What to Expect From an HVAC Warranty
Residential HVAC warranties might seem complicated, but they don’t have to be. For one thing – and this is a positive – truly bad equipment warranties are hard to come by. Most equipment makers offer a similar warranty on new systems, and the terms are pretty good.
Things get a little trickier when it comes to labor warranties. Different contractors have vastly different terms, so it pays to know whether an installer is confident in their work.
The ones that aren’t often have a lackluster warranty. Go figure.
In any case, here’s a rundown of what you should expect from an HVAC warranty. By the time you get to the bottom of this page, you’ll know exactly what’s coming, warranty-wise, when it’s time to replace your old heating and air equipment with something new.
How important is a warranty, anyway?
It’s important. As we’ll see in just a moment, there are variations of warranties out there, and you really ought to know how to separate the wheat from the chaff.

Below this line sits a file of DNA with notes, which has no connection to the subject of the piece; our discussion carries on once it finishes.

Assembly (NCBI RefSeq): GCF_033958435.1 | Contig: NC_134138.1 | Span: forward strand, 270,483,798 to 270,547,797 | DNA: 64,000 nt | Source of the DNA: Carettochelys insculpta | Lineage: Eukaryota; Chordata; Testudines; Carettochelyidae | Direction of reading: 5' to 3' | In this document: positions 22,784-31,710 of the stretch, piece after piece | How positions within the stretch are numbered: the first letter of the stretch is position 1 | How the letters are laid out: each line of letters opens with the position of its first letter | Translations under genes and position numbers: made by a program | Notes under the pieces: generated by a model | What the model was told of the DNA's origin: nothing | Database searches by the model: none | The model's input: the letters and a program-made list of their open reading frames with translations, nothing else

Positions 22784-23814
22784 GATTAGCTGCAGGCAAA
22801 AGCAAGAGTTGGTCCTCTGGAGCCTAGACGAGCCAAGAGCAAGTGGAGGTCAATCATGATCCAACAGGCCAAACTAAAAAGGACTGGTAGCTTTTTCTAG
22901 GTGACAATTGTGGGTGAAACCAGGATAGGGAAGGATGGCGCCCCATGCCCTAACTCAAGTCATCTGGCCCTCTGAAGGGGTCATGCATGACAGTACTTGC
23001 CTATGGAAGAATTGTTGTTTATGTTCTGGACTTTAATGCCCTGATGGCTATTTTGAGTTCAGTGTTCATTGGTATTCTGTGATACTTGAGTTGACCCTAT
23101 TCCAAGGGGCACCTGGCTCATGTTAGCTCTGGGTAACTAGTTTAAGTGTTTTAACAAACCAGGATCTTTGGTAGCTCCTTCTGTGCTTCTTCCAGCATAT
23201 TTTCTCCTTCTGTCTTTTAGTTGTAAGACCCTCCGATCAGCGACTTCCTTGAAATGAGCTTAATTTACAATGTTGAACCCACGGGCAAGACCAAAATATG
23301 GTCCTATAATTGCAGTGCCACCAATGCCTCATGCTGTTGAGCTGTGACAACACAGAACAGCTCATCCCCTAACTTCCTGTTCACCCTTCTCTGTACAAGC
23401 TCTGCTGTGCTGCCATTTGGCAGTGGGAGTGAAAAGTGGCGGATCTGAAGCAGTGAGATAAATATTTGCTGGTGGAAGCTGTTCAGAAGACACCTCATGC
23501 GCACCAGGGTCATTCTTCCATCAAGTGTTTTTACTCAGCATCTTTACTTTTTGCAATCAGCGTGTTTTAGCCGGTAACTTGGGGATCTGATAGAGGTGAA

But is a warranty as important as, say… installation quality? What about pre-installation analysis, like load calculations and system sizing? All else being equal, is the quality of a labor warranty at least as big a deal as these other critical factors?
Nope. It isn’t. Ultimately, you don’t want to have to use your warranty. If your installer offers a 10-year labor warranty (we do), you don’t actually want the warranty to be a factor during that 10-year period. You want the system to function properly during those 10 years – hopefully longer!
On a list of “things more important than warranties,” you could add exercises like performing a load calculation, analyzing your ductwork, and testing static pressure. These are critical factors for optimizing comfort and efficiency. They also ensure the operational integrity of your system.
So would you choose a company that offers a 10-year warranty and doesn’t do those things or a company that offers a 10-year warranty and does do those things? You’d choose the latter, of course.
Basically, warranties are important, but they shouldn’t be your biggest consideration when selecting a contractor.
There are actually two kinds of HVAC warranties